November 11, 2013 • Cee • Guest Post

OaO-CoverOne & Only (Canton #1) by Viv Daniels
November 8, 2013
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One night they can’t forget…

Tess McMann lives her life according to the secrets she’s sworn to keep: the father who won’t acknowledge her, the sister who doesn’t know she exists, and the mother who’s content playing mistress to a prominent businessman. When she meets the distractingly cute Dylan Kingsley at a prestigious summer program and falls in love, Tess allows herself to imagine a life beyond these secrets. But when summer ends, so does their relationship — Dylan heads off to Canton College while Tess enrolls at the state university.

One love they can’t ignore…

Two years later, a scholarship brings Tess to Canton and back into Dylan’s life. Their attraction is as strong as ever, but Dylan has a girlfriend…who also happens to be Tess’s legitimate half-sister. Tess refuses to follow in her mother’s footsteps, which leaves her only one choice: break the rules she’s always followed, or allow Dylan to slip away for a second time.


Stealing Science by Viv Daniels

Dylan, the hero of ONE & ONLY, is from Pennsylvania. So is all of my family. Though I grew up in a Florida beach town, both of my parents come from a tiny coal mining hamlet in northeastern Pennsylvania. My grandfather was a coal miner. When I was in college, getting that Geology degree my father thinks I don’t use enough, I was the only one in my class who knew what anthracite coal was on the first shot.  More importantly, I wrote my senior thesis on water pollution due to abandoned coal mining operations in my parents’ hometown.

While writing ONE & ONLY, I realized I wanted to make Dylan not only a scientist, like Tess, but an environmental scientist who wants to save the Earth — how heroic is that, right? So I gave the brilliant, high-school-aged Dylan an amazing science project, one that though it didn’t light any fires for me as an undergrad (my scientific ability is nowhere near on the level of my characters!) could be tweaked and repurposed to look pretty darn fantastic for a high school kid.

Here’s how Tess, my heroine, described it in the book (after Facebook-stalking her new crush for some intel):

One photo album featured a lot of guys in suits on a stage. I opened it up. There was a short, chubby kid on stage, shaking an older man’s hand as he accepted a plaque. Short and chubby, huh? Suddenly, the ill-fitting pants and the lack of photos made a lot more sense. The Dylan I knew was tall and on the slim side, with a physique more like a runner. Must be what they called a late bloomer. Better late than never, I supposed. The picture linked to a news article. I clicked through and started reading.

Five minutes later, I picked my jaw up off the floor.

Dylan, it seemed, was something of an environmental science wunderkind. While doing a run-of-the-mill science fair project in ninth grade studying frog populations in a local pond, he’d noticed some chemical readings that were off. Hypothesizing that there was degradation from an old coal mine nearby, he’d tried to bring it to the attention of the company responsible for maintaining the site. They’d blown him off. Undaunted, Dylan had taken water samples from all over the area and actually pinpointed the exact location of the leak. He’d reported his findings to an environmental watchdog group, who’d nailed the mining company on their environmental violations. Dylan, meanwhile, got himself a grant from said environmental watchdog group, a commendation from the EPA—that was the ceremony in the pictures—and kept working.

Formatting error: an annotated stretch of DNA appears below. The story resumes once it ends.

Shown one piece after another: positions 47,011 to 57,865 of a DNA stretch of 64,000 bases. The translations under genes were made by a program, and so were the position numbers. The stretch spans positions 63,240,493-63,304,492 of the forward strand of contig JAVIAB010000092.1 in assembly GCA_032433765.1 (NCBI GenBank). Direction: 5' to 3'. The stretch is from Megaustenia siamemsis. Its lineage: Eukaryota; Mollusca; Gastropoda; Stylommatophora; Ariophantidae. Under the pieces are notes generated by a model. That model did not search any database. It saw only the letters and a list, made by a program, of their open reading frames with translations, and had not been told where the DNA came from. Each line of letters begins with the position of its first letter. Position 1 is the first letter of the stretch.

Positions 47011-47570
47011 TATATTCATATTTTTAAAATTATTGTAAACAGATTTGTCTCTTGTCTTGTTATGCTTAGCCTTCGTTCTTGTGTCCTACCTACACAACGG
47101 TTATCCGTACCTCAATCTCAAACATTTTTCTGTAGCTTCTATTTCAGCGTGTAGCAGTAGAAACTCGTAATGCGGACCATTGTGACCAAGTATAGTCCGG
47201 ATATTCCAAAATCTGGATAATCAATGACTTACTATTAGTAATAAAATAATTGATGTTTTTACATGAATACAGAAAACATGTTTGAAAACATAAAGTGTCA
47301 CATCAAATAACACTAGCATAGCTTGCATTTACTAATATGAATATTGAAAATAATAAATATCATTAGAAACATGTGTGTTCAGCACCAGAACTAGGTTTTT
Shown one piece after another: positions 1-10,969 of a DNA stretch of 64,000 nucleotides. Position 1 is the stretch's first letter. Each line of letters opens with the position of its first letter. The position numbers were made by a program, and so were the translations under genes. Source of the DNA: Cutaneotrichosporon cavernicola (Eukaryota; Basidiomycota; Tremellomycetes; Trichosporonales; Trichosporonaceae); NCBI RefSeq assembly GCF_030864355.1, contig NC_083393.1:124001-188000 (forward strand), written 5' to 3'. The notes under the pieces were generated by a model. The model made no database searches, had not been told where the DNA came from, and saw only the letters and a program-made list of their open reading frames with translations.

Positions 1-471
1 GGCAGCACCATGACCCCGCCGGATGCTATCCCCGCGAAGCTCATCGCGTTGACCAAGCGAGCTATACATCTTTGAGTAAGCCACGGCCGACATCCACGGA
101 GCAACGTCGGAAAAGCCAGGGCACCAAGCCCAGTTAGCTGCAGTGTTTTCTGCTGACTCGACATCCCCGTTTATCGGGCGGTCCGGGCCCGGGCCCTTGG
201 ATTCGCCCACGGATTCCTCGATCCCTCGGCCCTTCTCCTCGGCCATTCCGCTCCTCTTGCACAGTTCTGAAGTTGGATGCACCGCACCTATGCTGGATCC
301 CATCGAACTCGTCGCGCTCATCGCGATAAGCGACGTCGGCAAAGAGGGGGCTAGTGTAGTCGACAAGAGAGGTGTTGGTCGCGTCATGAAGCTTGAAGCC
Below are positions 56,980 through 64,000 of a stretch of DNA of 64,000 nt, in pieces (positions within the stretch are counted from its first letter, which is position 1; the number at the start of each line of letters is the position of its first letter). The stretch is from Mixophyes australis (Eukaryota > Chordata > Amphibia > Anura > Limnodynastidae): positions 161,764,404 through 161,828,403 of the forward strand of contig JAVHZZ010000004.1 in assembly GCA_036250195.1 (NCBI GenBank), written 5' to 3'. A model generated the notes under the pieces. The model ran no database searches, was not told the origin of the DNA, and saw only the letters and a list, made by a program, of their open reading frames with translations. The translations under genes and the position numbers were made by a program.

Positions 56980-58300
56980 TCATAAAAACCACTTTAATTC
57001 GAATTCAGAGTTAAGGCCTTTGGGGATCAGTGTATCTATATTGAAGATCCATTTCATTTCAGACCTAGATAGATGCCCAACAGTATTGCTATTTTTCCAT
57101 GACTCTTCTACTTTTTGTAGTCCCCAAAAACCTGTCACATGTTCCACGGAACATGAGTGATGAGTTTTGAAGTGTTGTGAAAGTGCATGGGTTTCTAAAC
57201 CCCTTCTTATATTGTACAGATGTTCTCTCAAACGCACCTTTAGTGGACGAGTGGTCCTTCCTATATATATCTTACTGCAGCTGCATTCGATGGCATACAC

While the rest of us were dicking around with school science fairs, Dylan had been out doing real science. I dropped my head into my hands and groaned. 

It was fun for me to give Dylan the kind of science background I knew about so intimately. Though my knowledge of bioengineering and algae as biofuel studies is obviously much less robust, I thought it was a cool field for Dylan and Tess to be working in. I had so much fun researching not just the area of bioengineering, but also the types of grants and symposiums and projects that real students who are like Tess and Dylan could be doing.

In fact, some of the titles of their competitors’ projects are taken directly from recent real winner circles at these sorts of presentations. Though I’m not a scientist myself, I love science and love to write about characters who make it their life’s work. For me, my life’s work is fiction, but I admire those who use reality to make the world a better place.

My thoughts

I love the way science is incorporated in the story. I get a real sense that everybody – the characters and Viv Daniels – is absolutely interested and passionate about it. Who knew science would be interesting to read? ;D

You can read my review here! You will read about how much this book surprised me (if you can’t tell from the size of the review).


Viv Daniels is giving away an awesome One & Only swag pack, which will include: a One & Only bookmark, an assortment of gifts and books from Viv Daniels and other new adult authors, and a One & Only charm!

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